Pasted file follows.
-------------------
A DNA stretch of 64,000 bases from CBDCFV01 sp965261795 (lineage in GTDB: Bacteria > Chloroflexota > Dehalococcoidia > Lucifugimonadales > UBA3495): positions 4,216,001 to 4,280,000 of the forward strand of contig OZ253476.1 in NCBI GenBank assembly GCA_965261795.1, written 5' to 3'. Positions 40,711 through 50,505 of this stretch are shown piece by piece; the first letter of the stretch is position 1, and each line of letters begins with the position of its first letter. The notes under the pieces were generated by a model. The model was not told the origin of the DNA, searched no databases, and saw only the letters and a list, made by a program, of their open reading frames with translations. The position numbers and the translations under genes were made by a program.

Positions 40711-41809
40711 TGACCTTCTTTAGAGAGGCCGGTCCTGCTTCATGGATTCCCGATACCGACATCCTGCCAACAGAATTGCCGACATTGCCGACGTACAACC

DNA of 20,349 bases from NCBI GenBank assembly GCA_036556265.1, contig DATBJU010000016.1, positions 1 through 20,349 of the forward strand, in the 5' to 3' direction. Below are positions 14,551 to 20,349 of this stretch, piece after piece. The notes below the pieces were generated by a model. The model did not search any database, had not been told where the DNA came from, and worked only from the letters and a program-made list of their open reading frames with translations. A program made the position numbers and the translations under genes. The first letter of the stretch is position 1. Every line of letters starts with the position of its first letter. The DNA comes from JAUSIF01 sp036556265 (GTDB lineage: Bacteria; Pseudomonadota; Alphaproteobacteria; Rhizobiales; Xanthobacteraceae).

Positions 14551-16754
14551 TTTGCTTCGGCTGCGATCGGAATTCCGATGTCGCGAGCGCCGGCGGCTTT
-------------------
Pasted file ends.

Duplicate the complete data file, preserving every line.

A DNA stretch of 64,000 bases from CBDCFV01 sp965261795 (lineage in GTDB: Bacteria > Chloroflexota > Dehalococcoidia > Lucifugimonadales > UBA3495): positions 4,216,001 to 4,280,000 of the forward strand of contig OZ253476.1 in NCBI GenBank assembly GCA_965261795.1, written 5' to 3'. Positions 40,711 through 50,505 of this stretch are shown piece by piece; the first letter of the stretch is position 1, and each line of letters begins with the position of its first letter. The notes under the pieces were generated by a model. The model was not told the origin of the DNA, searched no databases, and saw only the letters and a list, made by a program, of their open reading frames with translations. The position numbers and the translations under genes were made by a program.

Positions 40711-41809
40711 TGACCTTCTTTAGAGAGGCCGGTCCTGCTTCATGGATTCCCGATACCGACATCCTGCCAACAGAATTGCCGACATTGCCGACGTACAACC

DNA of 20,349 bases from NCBI GenBank assembly GCA_036556265.1, contig DATBJU010000016.1, positions 1 through 20,349 of the forward strand, in the 5' to 3' direction. Below are positions 14,551 to 20,349 of this stretch, piece after piece. The notes below the pieces were generated by a model. The model did not search any database, had not been told where the DNA came from, and worked only from the letters and a program-made list of their open reading frames with translations. A program made the position numbers and the translations under genes. The first letter of the stretch is position 1. Every line of letters starts with the position of its first letter. The DNA comes from JAUSIF01 sp036556265 (GTDB lineage: Bacteria; Pseudomonadota; Alphaproteobacteria; Rhizobiales; Xanthobacteraceae).

Positions 14551-16754
14551 TTTGCTTCGGCTGCGATCGGAATTCCGATGTCGCGAGCGCCGGCGGCTTT